Monday, March 29, 2010

Behind a Mask

Louisa May Alcott is well known as the writer of Little Women, but she is far more prolific than was previously known. Over 35 years ago literature scholars have discovered that Ms. Alcott wrote under a pseudonym, A. M. Barnard. This information was found in one letter that Alcott wrote where she mentions the pseudonym. Scholars have long suspected she did write under a pseudonym but could never prove it until Madeleine Stern found the telling letter in the 1970s. Because Alcott's father could not hold down a job and squandered her mother's inheritance, Louisa took up writing to pay the bills. Her stories was gothic thrillers and romances with murder and intrigue. You could call it pulp fiction, in a way. Alcott wrote these stories to support her family and herself, but did not want to be connected to them in any other way.

I recently borrowed Behind a Mask, a collection of thrillers by Louisa May Alcott. The book contains 4 short stories, of which I only read 3. My favorite of the stories is The Mysterious Key and What it Opened. This story was the most developed and had interesting characters. It also had a somewhat happy ending, even with tragedy. There are moments of darkness that is rather puzzling and I was left guessing true motives until the end. Behind a Mask and Pauline's Punishment both were very dark stories with dark endings. I tried to read the Abbot's Ghost but just couldn't follow any of it.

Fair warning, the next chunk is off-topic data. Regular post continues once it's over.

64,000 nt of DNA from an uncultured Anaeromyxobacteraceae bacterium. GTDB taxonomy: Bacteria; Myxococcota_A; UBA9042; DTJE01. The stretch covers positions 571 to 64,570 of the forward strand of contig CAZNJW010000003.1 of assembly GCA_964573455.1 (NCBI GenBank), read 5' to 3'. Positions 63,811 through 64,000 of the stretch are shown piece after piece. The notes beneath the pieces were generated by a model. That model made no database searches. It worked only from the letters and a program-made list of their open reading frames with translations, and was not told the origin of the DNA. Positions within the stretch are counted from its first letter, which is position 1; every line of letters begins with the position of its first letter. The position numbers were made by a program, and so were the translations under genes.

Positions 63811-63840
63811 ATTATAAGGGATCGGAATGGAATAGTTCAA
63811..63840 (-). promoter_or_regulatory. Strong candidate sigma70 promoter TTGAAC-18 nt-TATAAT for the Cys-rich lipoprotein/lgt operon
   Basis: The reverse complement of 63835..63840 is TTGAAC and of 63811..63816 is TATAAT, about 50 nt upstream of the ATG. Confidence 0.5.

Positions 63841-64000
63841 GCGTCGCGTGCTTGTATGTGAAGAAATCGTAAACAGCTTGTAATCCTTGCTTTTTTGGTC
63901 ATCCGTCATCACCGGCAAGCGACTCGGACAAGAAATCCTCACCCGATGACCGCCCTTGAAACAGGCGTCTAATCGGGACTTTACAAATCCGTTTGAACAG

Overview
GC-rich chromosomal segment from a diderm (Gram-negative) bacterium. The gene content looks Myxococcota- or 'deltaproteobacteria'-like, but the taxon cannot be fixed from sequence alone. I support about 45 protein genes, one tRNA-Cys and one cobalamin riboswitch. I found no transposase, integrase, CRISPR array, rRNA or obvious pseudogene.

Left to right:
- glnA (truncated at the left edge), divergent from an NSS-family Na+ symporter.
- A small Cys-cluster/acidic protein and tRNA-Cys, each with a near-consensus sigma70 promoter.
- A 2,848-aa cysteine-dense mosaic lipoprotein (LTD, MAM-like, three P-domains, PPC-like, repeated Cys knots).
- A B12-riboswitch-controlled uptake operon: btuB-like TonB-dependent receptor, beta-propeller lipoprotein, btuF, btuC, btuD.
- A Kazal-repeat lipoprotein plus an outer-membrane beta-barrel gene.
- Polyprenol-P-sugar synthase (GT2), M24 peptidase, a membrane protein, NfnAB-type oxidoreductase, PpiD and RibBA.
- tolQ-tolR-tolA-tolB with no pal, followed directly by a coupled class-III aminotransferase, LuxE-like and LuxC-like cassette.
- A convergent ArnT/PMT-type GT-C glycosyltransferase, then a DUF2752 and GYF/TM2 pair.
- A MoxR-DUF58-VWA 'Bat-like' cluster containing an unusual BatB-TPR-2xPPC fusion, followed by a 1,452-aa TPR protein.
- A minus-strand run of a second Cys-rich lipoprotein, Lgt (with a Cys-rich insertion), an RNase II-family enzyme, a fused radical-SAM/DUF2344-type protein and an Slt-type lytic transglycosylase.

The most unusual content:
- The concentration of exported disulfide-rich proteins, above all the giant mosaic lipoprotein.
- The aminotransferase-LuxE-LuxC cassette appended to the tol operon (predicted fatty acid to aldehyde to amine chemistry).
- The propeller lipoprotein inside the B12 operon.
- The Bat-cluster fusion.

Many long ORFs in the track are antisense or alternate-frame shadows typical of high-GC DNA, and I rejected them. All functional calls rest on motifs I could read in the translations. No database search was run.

I rarely read short story collections but I am glad I did in this case. I learned a lot about Louisa May Alcott and I can appreciate her writing skill even more. I imagine more stories will be discovered in time by literary scholars and we will be able to discover again a talented writer.

The books I select for review are books which I personally select from my local library. I do not receive any reimbursement from authors or publishers or free books. I do provide links to Amazon as a convenience to the readers of this blog. I do earn a small referral pittance which is not even enough to buy a soda.

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